The Shepherd Neame Brewery visitors centre in a historic half-timbered building in Faversham, Kent
Shepherd Neame Shop and Brewery Tours
As you stroll around the streets and lanes of Faversham, you’ll be stumbling upon one of Shepherd Neame’s inns or alehouses around nearly every corner. Why don’t you pop in for a bite to eat and sample of their local seasonal ales?
Brightly coloured tables & chairs outside the Shepherd Neame owned Albion Taverna along Faversham Creek.
 Albion Taverna along Faversham Creek

Escape for a few days

Are you looking for that ‘perfick’ holiday hideaway to relax in while you discover the Garden of England?

After a day exploring the Kent coast and its many historic castles enjoy one of the handpicked properties and unique retreats at Holiday Cottages.

Stroll down Abbey Street in Faversham

Once welcomed the footsteps of noblemen
Strolling from Court Street you effortlessly saunter into Abbey Street, this historical road is full of charming Medieval dwellings. Overflowing hanging baskets, passion-flower creeping through the hedgerows and half-timbered houses you’ll immediately fall in love with.
A medieval, half-timbered house on Abbey Street, Faversham, Kent
Medieval homes along Abbey Street
Globe House, a half-timbered building on Abbey Street with its flagstone paths and traditional street lighting.
 Ancient timbered houses forming part of Abbey Street
This little region of Faversham was once the home of Faversham Abbey, founded by King Stephen in 1148. The abbey itself was demolished in 1538 due to Henry VIII’s Dissolution of the Monasteries.
The beautiful Arden House on Abbey Street in Faversham, Kent
 Arden House once the outer gateway to Faversham Abbey

A bit more info?

If you like to find out more about Faversham, its festivals, market days and history, take a look at the Visit Swale website.

Relax at Standard Quay in Faversham

The medieval Kent creek still bustling with life
Standard Quay was the captivating part of Faversham that we had never discovered before. As we strolled to the end of Abbey Street, which almost looked like we had come to the end of the line, we turned left into Abbey Road. This led us down to the quayside, and I was dumfounded.
The old brick Oyster Bay House on Standard Quay in Faversham, Kent
Oyster Bay House, Standard Quay 

I never realised that this Medieval Creekside quay was there and not only that, it had been transformed into a charming oasis to visit.

For over 500 years Standard Quay was a bustling maritime port with sailors and sea merchants vying for business.

An old sailing barge moored next to the Oyster Bay House on Standard Quay in Faversham, Kent
Sailing Barge along Faversham Creek
Meadowlarks, a bric-a-brak store, in the quayside Corn Exchange, Faversham, Kent
Meadowlarks in the quayside Corn Exchange
Fast forward to today and the ancient Monk’s Granary and Victorian warehouses that would have witnessed the comings and goings of wool, oysters, hops, salt and grain, now have quayside restaurants, antique warehouses and local butchers and fishmongers.
An antique store in the Medieval Monk’s Granary at the Standard Quay, Faversham, Kent
Antiques stores in the Medieval Monk’s Granary
It was incredible to see an area, which in more recent years had seen decline be renewed and utilised for small businesses. Although this is still working quay with boatyards in operation.
The Salt and Spice store on Standard Quay, Faversham, Kent
Salt and Spice along Faversham Creek
We will definitely be heading back to visit the fishmongers ‘Herman’s Plaice’ as the selection of seafood sounded delicious.

Our Kent road trips

If you’ve fallen in love with the county of Kent, we’ve created a few road trips around the “Garden of England” that we believe you will enjoy too.

Explore the lanes of Faversham

With over 300 listed buildings amongst its charming streets

Strolling around Faversham, there are so many interesting snippets of history, tales to be told and thought-provoking facts.

In the heart of Faversham town and in keeping with its surroundings is The Royal Cinema designed in 1936 by Andrew Mather. This lovely cinema has been saved a few times from the brink of demolition and now has a true quirky, old-fashioned feel to it as you step into the foyer. Apparently, it is one of only two Tudorbethan cinemas to exist today, the other is in Salisbury, Wiltshire.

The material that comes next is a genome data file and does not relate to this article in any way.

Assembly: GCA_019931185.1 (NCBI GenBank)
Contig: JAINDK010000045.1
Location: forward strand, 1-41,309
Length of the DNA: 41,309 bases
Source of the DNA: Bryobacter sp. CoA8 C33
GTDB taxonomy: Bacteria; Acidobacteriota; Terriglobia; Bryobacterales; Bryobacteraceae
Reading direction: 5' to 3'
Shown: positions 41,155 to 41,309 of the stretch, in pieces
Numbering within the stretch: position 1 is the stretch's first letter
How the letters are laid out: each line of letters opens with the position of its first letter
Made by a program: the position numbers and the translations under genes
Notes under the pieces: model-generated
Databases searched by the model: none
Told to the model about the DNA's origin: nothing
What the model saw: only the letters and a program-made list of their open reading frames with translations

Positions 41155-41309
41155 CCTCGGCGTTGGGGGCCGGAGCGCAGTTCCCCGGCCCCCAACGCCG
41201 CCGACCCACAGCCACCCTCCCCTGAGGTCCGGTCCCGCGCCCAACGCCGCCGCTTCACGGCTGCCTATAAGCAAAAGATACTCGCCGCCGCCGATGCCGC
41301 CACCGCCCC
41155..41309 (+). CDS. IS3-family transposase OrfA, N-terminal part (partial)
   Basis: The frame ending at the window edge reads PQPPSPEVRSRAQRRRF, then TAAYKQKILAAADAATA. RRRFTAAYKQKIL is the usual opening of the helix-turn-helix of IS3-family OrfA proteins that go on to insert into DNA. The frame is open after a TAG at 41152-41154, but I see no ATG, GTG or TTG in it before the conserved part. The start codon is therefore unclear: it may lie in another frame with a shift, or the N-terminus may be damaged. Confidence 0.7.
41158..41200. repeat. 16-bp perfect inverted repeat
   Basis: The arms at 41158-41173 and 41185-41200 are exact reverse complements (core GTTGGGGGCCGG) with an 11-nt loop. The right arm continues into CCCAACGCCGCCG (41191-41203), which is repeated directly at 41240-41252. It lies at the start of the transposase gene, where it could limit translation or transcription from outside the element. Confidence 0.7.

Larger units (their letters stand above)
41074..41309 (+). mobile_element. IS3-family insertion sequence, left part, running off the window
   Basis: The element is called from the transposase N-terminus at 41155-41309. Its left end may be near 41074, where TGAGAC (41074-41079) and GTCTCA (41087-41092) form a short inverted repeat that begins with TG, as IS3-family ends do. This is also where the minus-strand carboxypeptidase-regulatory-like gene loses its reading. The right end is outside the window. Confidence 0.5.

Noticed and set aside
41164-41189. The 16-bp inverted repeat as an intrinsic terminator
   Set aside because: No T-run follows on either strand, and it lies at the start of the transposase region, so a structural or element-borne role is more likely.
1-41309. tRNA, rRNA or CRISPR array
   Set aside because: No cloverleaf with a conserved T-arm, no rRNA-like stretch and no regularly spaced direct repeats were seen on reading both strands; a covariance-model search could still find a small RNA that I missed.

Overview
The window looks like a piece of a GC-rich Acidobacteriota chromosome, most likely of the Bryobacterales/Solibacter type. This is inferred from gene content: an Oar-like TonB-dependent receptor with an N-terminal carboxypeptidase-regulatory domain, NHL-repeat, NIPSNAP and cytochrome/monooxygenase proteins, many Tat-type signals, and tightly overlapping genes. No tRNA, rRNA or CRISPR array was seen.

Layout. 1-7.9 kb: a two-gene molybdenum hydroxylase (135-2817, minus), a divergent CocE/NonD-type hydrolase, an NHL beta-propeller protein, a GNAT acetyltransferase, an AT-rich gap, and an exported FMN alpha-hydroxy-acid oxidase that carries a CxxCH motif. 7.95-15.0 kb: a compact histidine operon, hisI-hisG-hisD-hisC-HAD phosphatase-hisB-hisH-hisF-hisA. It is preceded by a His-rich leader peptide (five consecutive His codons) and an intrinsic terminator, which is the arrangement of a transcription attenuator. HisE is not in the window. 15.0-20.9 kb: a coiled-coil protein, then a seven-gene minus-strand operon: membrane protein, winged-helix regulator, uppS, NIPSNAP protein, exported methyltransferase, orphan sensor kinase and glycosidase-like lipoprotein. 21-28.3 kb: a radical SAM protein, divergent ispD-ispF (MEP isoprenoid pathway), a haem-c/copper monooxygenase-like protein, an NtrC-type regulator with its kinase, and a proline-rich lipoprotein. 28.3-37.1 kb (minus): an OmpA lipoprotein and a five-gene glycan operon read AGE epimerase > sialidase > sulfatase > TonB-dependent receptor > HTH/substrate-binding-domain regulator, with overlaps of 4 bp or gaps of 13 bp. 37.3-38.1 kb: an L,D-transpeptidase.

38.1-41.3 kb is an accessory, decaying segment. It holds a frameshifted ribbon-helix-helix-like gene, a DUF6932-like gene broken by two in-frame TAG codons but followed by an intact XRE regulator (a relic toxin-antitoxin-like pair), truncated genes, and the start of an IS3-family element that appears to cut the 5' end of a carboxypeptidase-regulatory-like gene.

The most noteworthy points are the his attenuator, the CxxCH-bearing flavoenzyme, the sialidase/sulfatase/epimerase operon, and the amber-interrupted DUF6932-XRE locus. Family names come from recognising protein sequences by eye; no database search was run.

The unique, 1930's design, Royal Cinema in Faversham, Kent
The Royal Cinema
The impressive spire of St Mary of Charity Church, constructed mainly of flint in Faversham, Kent
St Mary of Charity, Faversham Parish Church
The historic medieval church in Faversham is St Mary of Charity, Parish Church. Its 18th-century spire can be spotted from some distance away. It is believed to be the second-largest church in Kent, which indicates Faversham’s importance during the Middle Ages.
The stone plaque to Sir Philip Neame, recipient of the VC and an Olympic gold medal and resident of Faversham, Kent
 Sir Philip Neame, recipient of the VC and an Olympic gold medal

I just have to give this astounding gentleman a mention, and if anyone’s life should be turned into a movie, then it should be Sir Philip Neame.

Not only did this man receive the Victoria Cross through fighting in the trenches in WWI. He went on to win an Olympic gold medal in Paris for shooting in 1924, he was mauled by a tigress in India in 1933. He then fought in the Second World War in North Africa, was taken prisoner of war in Italy in 1943.

In 1946 he was knighted and lived into his 90th year and died in 1978 in Selling, Kent. His medals and awards are held at the Imperial War Museum in London.

The brick-built Faversham Almshouses in South Road, Faversham, Kent
Faversham Almshouses

Along South Road, you’ll come across the delightful Almshouses. Originally built in 1723 for Six Poor Men, it was extended in 1863 and is still kept in immaculate condition today.

Other lanes to stroll around are Tanners Street, the west side of West Street to Stonebridge Pond. Also, cross over Faversham Creek at Bridge Road and take the riverside walk along Front Brents.

The view from the strangely named Front Brents across Faversham Creek to the converted warehouses
View from Front Brents across to Faversham

Check Faversham’s tides as the Creek looks so much better at high tide.

Faversham has so much to offer a visitor whether your heading for a day trip or staying overnight.

English Heritage

Maison Dieu, a 13th-century wayside hospital, is located just outside Faversham in Ospringe. This ancient flint timber-framed medieval hospital is believed to be the oldest village museum in Britain. Check opening times due to social distancing.
 
Click on the banner below to join and gain unlimited access to England’s fascinating past with your annual membership.

Our video of Faversham

Another look at this charming Kentish town

We have created a little YouTube video of Faversham.  Why not take a look?

Also, why not subscribe to our YouTube channel and get the latest clips as we post them?